What about Invasives?

seraphima(z4 AK)September 9, 2004

It's very 'pc' to bash invasive plants. Toby Hemenway, the author of Gaia's Garden, reviews a fascinating book on the pseudoscience of invasive biology, here:


Don't miss this one!

Here is a link that might be useful: Review on invasive plants

Thank you for reporting this comment. Undo
seraphima(z4 AK)

For myself, living here in an extreme climate, invasiveness is a positive feature! Plants have a hard time of it, and the vigor of so-called invasive plants gives them a fighting chance. Of course, I watch where and how such plants are sited, but quite frankly the native species like salmonberry, fern, moss, and Sitka spruce are similarly invasive and have to have vigorous opposition if we want anything to eat!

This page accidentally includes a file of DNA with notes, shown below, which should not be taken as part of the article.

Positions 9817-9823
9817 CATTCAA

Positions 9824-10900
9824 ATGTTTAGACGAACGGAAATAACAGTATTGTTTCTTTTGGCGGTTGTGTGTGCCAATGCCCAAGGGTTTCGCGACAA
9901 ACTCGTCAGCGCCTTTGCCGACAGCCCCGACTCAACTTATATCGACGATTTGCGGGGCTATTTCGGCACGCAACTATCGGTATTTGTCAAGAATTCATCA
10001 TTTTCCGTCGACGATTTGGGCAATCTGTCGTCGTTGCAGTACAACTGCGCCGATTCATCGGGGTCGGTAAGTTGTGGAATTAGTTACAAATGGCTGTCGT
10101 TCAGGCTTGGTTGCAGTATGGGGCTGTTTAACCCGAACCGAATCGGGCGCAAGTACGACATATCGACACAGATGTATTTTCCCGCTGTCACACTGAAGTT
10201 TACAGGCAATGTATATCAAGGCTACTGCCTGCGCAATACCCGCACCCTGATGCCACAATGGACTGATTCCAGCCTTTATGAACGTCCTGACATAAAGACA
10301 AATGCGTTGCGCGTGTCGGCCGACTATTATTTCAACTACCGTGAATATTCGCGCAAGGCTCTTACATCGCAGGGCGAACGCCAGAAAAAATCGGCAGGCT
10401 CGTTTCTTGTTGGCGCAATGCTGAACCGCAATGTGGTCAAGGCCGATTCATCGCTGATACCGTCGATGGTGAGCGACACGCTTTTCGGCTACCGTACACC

Bookmark   September 9, 2004 at 12:34AM
Thank you for reporting this comment. Undo
joel_bc(z6 BC)

I don't have a definitive opinion or answer. Also, I suspect that this area of biology, rather than being forever a pseudoscience, is just at an early stage where a lot of things are not sorted out, the basic concepts and terminology haven't yet been worked out, and prejudices abound.

Practically speaking: the mountain-valley I live in has very many acreages that were cleared from low-elevation forests in the last 70 years. Obviously, the species to be found in the fields and other clearings is different from the native forest types -- not just that the trees are mostly gone, but the ground species (due to changes in light intensity, photoperiod, ground-moisture patterns, ground temperature, etc) are very different.

In untended areas, you see a lot of bracken fern, bunch grasses, and wire grasses as ground cover.

Some of these invasives *are* a problem for the gardener in that they can out-compete food crops the gardener plants. Here I'm thinking mostly of quack grass (couch grass) and buttercup.